Browser component


Hi all,

Here it is. Coming from the dark side of the Internet, I introduce you an HTML4.01 compliant parser and renderer.
The parser and mapper uses some fundation classes for a bigger project I’m working on. However, the renderer uses Juce, and there is a Juce based BrowserComponent.

I’ll try to keep this thread as updated as possible about the current development state, and bug.

A link on the project can be found :UZI project
The lastest Win32 compiled version is here

I’ve attached some images:



Ok, let’s speak about the functionnalities:
[] Implemented HTML 4.01 compliant parser[/]
[] Implemented DOM2 interfaces and tree[/]
[] Implemented CSS2.0 box rendering algorithm[/]
[] Implemented a stupid HTTP client[/]
[] Implemented a Cache engine[/][/list]
and what is (still) missing:
[] HTML element’s attribute are currently ignored in the rendering (need to map them to CSS properties) [/]
[] CSS properties parser is not finished (disabled)[/]
[] CSS rule selection is not done at all (current CSS rules are default CSS stylesheet as defined in the standard)[/]
[] Browser doesn’t allow clicking on hyperlinks (ok, it will be done very soon)[/]
[] HTTP Client need supporting POST request, and the content-refresh properties[/][/list]

There are still lots of bug, from stupid rendering bugs (I’m investigating), to hideous one.
[size=92][For example, when you type in an address, and the webpage contains recursive table, the rendering process stop prematurely. You can force it to restart by resizing the window.]
[By default, it’s HTML transitional DTD that is selected, even if the document state differently.]

Please report any bug with URL so I can check it out.
If it’s a dynamic website, you can save the current document in the file menu.
You also have 2 error consoles, one with the HTML content, the other with HTML errors found in the current document.

If you are interested in helping me, I’d give you an account in assembla so you can commit to the repository too.


I can’t believe you did it…


X-Ryl669 you are my hero!!! :smiley:


I’m sure, that it would be much better to have an HTML engine for JUCE instead of a full functional browser. It’d let people to use html files in an interface design. Maybe I’ve missed something and you’re goning to do that, right?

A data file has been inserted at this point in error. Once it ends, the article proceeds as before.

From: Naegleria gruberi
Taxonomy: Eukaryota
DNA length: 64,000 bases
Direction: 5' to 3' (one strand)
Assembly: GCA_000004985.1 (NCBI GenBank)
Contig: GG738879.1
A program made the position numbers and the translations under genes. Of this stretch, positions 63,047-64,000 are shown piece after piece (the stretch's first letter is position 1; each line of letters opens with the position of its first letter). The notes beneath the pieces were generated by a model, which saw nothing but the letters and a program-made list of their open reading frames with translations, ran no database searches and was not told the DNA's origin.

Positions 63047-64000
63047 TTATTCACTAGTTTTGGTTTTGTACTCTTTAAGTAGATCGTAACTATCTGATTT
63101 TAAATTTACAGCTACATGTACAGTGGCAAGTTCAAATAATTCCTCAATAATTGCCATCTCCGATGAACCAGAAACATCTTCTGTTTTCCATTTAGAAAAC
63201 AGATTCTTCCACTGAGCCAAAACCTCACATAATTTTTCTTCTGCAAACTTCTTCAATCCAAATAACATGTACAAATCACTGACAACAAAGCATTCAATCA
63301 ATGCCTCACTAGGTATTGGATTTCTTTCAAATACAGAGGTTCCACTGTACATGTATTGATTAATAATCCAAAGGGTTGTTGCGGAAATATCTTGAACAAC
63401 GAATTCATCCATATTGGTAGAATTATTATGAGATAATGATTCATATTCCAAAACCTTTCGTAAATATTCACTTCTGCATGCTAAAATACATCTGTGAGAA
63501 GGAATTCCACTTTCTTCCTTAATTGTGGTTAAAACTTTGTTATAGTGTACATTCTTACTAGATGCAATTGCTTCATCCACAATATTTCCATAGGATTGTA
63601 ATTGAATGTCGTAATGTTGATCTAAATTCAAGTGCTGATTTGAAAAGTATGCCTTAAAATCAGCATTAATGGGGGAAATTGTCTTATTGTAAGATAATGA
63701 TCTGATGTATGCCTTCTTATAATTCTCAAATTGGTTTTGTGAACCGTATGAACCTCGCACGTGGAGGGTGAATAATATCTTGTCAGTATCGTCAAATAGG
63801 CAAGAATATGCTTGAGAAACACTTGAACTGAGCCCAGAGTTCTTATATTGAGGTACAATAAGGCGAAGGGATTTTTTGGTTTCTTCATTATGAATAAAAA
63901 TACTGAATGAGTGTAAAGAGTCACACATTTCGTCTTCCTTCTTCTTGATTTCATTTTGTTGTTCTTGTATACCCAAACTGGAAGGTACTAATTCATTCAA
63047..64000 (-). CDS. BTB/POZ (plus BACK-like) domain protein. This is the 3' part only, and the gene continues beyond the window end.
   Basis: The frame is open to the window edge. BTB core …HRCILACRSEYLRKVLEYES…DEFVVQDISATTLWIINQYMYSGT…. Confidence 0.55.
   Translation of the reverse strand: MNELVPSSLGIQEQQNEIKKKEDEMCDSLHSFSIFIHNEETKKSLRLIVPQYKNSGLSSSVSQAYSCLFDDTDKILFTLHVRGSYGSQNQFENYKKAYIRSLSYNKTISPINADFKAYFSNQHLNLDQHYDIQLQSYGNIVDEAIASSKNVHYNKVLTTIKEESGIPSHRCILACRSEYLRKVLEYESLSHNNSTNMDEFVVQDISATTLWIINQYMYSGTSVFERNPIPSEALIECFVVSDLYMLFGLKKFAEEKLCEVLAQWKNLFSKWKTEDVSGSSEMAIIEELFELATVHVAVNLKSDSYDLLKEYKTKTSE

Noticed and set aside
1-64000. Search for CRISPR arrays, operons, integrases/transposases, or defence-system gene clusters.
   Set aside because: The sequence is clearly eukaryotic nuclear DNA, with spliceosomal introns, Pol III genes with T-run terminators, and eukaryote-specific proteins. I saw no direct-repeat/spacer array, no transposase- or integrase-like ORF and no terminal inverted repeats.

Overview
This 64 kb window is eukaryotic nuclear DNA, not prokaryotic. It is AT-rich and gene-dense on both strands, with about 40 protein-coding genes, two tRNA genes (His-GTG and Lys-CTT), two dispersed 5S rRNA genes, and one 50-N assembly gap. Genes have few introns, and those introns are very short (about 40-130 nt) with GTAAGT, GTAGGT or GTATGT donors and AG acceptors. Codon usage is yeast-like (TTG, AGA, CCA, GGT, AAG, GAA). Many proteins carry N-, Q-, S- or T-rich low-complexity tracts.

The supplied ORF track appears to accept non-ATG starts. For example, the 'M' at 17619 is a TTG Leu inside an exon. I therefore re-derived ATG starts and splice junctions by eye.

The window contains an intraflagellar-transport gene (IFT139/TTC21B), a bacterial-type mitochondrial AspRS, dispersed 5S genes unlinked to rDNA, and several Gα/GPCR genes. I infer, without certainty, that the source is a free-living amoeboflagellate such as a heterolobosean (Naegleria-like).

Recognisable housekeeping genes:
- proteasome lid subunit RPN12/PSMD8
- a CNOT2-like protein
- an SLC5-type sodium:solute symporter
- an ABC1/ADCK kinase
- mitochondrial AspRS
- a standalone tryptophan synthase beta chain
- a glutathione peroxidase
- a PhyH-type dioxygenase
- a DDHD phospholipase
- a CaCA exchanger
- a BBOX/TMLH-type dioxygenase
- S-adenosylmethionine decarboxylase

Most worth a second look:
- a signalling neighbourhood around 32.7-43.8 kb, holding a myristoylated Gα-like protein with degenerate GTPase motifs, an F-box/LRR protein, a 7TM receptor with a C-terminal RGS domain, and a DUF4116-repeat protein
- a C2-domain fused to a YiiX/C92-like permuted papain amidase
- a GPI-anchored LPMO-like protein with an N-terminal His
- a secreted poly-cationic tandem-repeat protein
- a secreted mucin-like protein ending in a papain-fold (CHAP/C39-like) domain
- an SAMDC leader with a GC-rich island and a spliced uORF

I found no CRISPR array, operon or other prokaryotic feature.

Well, it’s not a fully functionnal browser (as, for example, hyperlink are not followed, nor clickable).

Initially it was supposed to be an fully compliant HTML renderer (a code to render HTML not browse the web).

I still have work to do on it, but it currently allow to display an HTML source (whether it is local or on the internet).
The next step will be bug correction (table inside table cause a missing recursion rendering problem), and attribute mapping to CSS properties (I’ve started doing so for table through).

It’s important to understand that some part of a browser must be implemented to display any HTML content. HTML is just a structure and text based content. As soon as you want some style informations (text color, font, …) or images, you need a fetcher to get those (externally on the web, or memory based content, or local files, too) linked content.

If you are interested in having a look, please read the documentation.

I would more than welcome any help.


I’ll try to document a typical implementation for using an HTML source as a dialog.


Very impressive.

(…and it would serve perfectly for a x-platty help file viewer which certainly could come in handy.)


I’ve added a step-by-step tutorial to use the HTML renderer in your own projects.
Please have a look here


Well, I’ve updated the repository with a new version.
This version improves HTML parsing (now documents are checked against Traditional DTD, and error are corrected on-the-fly, if possible).
The browser now have browsing facilities (you can now click to follow an hyperlink)
There is a DOM Tree viewer component, so you can compare with that of, let’s say, Firefox on document error
There is an error component (so you can understand why the document you want to display doesn’t display properly…)
And you can save a document you’ve fetched as-is, so it’s possible to understand the error by looking at the source directly.

That’s for the good news.
There is still a bug in the table rendering algorithm, specifically recursive table rendering, left offset of boxes are zeroed, while they shouldn’t (it’s still possible to get them right by resizing the window) .
I’ll try to sort this out ASAP.
There is no POST nor PUT method yet, so you can’t query Google (will be done soon too).

Anyway, let me know of any issue.


thanks man… searching around all i found is webkit and gecko… T__T